Musing on crime and security Editorial
Guyana Chronicle
December 24, 2006

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AT THIS season of goodwill and merry-making, a common feature across the member states of our Caribbean Community is the quite visible presence of the police, some armed and mobile, others on foot patrols, giving a sense of security to shoppers and other citizens of protection against criminals.

Crime has emerged as a major problem in most CARICOM states and, consequently, the law enforcement agencies have been compelled to be better equipped and prepared to go on the offensive against the criminals.

The Guyana Police Force, like its counterparts in other CARICOM states, is also faced with the challenge to recover numbing quantities of illegal guns, including sophisticated AK-47 rifles -- such as those stolen from the Guyana Defence Force -- in the possession of criminal networks that seem to be expanding their bases of operations across the country.

In our situation, it is right and proper that both the head of the GPF and GDF in reflecting on the operations of their respective force, avoid minimising failures, some quite outrageous while, at the same time, offering deserved praise and encouragement for work well done.

They would know that a safe and secure environment is absolutely essential for the peace and orderly development of Guyana which should in no way be compromised by ANY consideration inconsistent with their mission statements and, ultimately, what's good for our nation.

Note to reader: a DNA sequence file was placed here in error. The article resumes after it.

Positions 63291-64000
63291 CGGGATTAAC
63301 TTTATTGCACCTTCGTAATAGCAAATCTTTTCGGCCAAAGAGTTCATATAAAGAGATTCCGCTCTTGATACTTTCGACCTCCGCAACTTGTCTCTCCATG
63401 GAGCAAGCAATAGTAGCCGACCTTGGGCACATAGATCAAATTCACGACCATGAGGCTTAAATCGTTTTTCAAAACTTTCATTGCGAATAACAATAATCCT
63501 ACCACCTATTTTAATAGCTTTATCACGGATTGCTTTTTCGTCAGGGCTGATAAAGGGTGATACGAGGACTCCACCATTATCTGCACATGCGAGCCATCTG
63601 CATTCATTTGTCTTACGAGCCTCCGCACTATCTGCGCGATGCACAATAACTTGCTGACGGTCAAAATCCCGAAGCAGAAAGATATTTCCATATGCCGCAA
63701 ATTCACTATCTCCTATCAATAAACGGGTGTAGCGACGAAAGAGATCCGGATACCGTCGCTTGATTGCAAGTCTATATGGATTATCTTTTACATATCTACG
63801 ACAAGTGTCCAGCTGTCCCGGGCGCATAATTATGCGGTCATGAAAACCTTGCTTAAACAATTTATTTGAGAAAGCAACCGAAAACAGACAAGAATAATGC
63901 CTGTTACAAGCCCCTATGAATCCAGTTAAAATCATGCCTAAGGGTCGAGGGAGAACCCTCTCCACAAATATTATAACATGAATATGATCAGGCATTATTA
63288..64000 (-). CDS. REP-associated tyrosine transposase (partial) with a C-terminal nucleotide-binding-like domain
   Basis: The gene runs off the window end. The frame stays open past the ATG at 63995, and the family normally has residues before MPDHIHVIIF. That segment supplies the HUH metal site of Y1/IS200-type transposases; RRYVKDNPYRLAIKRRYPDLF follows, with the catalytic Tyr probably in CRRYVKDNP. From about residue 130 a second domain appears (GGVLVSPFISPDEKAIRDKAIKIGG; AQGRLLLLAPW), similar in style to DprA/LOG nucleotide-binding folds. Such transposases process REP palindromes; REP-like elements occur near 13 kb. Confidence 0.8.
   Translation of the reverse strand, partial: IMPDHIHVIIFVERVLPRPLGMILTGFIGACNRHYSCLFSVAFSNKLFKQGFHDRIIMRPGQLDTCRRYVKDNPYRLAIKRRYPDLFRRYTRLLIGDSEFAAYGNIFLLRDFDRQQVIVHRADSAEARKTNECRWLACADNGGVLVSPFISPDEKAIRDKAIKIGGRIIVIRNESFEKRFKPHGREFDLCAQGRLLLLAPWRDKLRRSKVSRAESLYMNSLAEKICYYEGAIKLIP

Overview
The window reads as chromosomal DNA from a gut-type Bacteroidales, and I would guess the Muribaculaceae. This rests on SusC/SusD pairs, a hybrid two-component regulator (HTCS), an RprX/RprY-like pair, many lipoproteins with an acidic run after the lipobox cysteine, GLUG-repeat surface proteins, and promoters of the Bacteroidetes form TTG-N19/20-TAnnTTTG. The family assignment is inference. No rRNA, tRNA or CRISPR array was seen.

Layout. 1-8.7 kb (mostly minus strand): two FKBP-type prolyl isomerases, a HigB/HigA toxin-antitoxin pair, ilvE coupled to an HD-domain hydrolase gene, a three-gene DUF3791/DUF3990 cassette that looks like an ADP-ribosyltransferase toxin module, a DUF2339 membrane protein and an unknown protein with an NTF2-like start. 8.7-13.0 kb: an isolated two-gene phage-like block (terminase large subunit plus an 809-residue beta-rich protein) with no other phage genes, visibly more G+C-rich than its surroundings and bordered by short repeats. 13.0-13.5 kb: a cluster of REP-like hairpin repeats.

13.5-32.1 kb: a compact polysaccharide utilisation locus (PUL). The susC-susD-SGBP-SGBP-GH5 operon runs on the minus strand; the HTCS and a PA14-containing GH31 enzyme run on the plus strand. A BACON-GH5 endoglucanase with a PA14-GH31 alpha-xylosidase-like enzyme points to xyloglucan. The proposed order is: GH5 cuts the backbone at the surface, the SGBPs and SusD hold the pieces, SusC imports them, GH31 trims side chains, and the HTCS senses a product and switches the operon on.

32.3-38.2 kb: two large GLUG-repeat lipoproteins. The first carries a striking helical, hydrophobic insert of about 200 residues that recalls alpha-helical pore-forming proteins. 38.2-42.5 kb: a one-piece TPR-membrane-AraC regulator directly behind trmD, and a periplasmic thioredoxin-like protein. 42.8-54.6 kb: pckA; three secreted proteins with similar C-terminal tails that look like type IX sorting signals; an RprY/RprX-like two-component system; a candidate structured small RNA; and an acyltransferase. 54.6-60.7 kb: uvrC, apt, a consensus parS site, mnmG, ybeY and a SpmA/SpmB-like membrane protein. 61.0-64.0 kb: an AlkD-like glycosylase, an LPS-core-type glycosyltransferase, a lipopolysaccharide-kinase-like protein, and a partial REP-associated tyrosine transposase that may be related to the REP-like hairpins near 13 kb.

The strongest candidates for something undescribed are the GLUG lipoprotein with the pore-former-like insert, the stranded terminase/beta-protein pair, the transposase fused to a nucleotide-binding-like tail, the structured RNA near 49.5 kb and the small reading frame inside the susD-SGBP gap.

In extending our own best wishes to the security forces, knowing that their members are now in a better position to celebrate Christmas with the one-month tax free bonus they deserve, we also express the hope that:

GDF Chief of Staff Brigadier General Edward Collins will succeed in generating more confidence within the army and among the public with the recovery of the 30 stolen AK-47 rifles. Further, that the army will continue to show a high profile in working with the police to rid this nation of the criminal networks that continue to kill, steal, destroy and spread fear.

Secondly, that the powers that be, including the relevant politicians, and the Police Service Commission, would act without delay in confirming the appointment of Mr. Henry Greene as the Police Commissioner.

He has done well, in cooperation with his colleagues, to merit such a confirmation in his relatively short period of acting in that post since the retirement of Mr. Winston Felix.

Our Disciplined Services, like the workers of our public service and other state institutions, have had to overcome, over the years, the legacy, the damning consequences of the undemocratic doctrine of "party paramountcy".

The indications are that they have done quite well in dealing with that social and political burden. They, therefore, need and deserve the respect and cooperation of ALL segments of the Guyanese society.

The more the GPF and GDF inspire confidence in public safety and national security, the more they could expect the solidarity of the Guyanese people -- across ethnicity and political affinity.

Let the battle intensify against crime. Let us enjoy Christmas and spread some joy and goodwill.